2. Click on the <HTML> button to edit the html of the page. Inside the text editor, find the text that follows this format:

<a href=”http://____________”>Link Text.png

  1. Within that code, add the following text: target=”_blank” so your code now looks like this:

<a href=”http://_____________” target=”_blank”>

  1. Save the changes, and save the page. Your link should now open in a new tab and/or window (depending on the preferences of the page viewer).


Custom Favicon


Level: Basic

        The little icon that appears in the tab of your browser is known as a favicon. The default favicon for Google Sites is a plain blue box divided into rectangles, but you can change that to something that’s in line with your site’s design.

Bulb Logo.png

        Use a tool called a favicon generator to create your favicon. I use favicon.co.uk to create a favicon. Start with a square image in .png format (you can create a Google Drawing and download it as a .png image), then upload it to the site. This will generate a favicon.ico file. Download the file to your computer.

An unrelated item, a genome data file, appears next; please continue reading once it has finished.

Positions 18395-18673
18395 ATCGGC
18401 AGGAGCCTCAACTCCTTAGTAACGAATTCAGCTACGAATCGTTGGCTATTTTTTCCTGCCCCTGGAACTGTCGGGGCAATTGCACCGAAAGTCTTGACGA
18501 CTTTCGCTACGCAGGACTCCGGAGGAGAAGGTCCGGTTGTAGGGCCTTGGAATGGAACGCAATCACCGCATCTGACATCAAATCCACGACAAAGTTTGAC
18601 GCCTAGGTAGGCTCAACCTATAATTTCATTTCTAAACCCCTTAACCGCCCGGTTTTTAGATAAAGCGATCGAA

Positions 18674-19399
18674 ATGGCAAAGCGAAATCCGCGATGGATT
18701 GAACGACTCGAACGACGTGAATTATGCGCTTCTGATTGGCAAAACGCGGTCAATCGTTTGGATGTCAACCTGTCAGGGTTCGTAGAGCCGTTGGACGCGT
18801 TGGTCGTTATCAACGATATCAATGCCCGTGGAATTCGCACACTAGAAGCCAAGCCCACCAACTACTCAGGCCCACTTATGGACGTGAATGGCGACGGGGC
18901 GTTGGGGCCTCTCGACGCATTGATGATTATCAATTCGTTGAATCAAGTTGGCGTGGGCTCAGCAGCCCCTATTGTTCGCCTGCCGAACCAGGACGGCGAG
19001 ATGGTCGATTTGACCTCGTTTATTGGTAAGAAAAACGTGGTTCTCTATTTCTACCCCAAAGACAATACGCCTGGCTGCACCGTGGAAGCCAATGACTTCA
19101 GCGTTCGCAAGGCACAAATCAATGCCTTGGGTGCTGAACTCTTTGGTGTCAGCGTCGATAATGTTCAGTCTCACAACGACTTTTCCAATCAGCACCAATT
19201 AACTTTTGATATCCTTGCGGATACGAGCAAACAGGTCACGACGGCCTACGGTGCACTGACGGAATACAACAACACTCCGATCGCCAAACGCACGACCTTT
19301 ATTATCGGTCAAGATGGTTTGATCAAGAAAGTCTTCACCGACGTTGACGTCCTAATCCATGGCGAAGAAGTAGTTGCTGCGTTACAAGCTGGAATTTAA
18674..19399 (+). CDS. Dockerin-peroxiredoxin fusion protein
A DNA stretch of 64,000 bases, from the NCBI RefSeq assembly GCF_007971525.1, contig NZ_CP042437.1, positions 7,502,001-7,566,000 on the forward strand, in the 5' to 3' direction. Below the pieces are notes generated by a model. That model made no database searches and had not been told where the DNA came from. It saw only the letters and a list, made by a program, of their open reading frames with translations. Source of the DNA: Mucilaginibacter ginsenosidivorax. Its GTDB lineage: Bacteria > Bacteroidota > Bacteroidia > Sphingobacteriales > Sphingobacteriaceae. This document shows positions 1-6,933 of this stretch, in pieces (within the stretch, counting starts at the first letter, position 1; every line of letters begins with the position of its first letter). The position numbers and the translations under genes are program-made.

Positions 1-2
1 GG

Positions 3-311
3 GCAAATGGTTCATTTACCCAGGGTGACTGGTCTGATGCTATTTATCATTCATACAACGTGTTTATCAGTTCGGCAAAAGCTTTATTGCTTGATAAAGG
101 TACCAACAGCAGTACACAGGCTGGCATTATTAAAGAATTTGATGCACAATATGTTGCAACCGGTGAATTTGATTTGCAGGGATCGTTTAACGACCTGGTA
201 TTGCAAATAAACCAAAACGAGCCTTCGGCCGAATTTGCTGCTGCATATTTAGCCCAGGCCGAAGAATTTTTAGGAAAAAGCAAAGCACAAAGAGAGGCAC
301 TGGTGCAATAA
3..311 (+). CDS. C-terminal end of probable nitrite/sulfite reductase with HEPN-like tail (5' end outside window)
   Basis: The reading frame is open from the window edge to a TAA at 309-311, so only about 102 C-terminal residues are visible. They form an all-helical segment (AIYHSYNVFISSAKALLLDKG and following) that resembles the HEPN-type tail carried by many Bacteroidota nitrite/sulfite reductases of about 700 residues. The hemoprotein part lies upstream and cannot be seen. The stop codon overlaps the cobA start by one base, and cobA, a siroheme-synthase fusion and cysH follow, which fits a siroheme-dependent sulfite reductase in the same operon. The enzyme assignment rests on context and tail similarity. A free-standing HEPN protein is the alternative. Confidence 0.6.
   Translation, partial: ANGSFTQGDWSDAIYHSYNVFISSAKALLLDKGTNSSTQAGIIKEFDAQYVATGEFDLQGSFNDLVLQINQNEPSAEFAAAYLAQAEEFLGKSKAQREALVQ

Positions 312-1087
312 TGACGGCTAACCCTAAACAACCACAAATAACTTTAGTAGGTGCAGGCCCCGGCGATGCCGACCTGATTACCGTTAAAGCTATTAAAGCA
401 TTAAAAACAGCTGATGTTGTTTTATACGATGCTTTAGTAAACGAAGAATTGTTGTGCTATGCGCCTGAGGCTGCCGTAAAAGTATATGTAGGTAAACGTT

Now navigate to your site, and click on More - Manage Site. In the list on the left-hand side, you’ll see an option to manage the site attachments. Upload your file. It must be named favicon.ico for this to work properly. If necessary, rename it to favicon.ico

        That’s it. Your site now has a custom favicon. Reload the page to see the icon appear in your browser’s tab.


Columns and a Sidebar


Level: Basic

When you choose a page layout, you can set it to have two columns, or you can have a sidebar, but there isn't any way to have two columns, and a narrower sidebar all at the same time.

To get around this, you can insert a table to create your columns. Put what you want in each column of your table. You will be able to see and manipulate your page content, and the only thing that gives away how you've done it is the table border.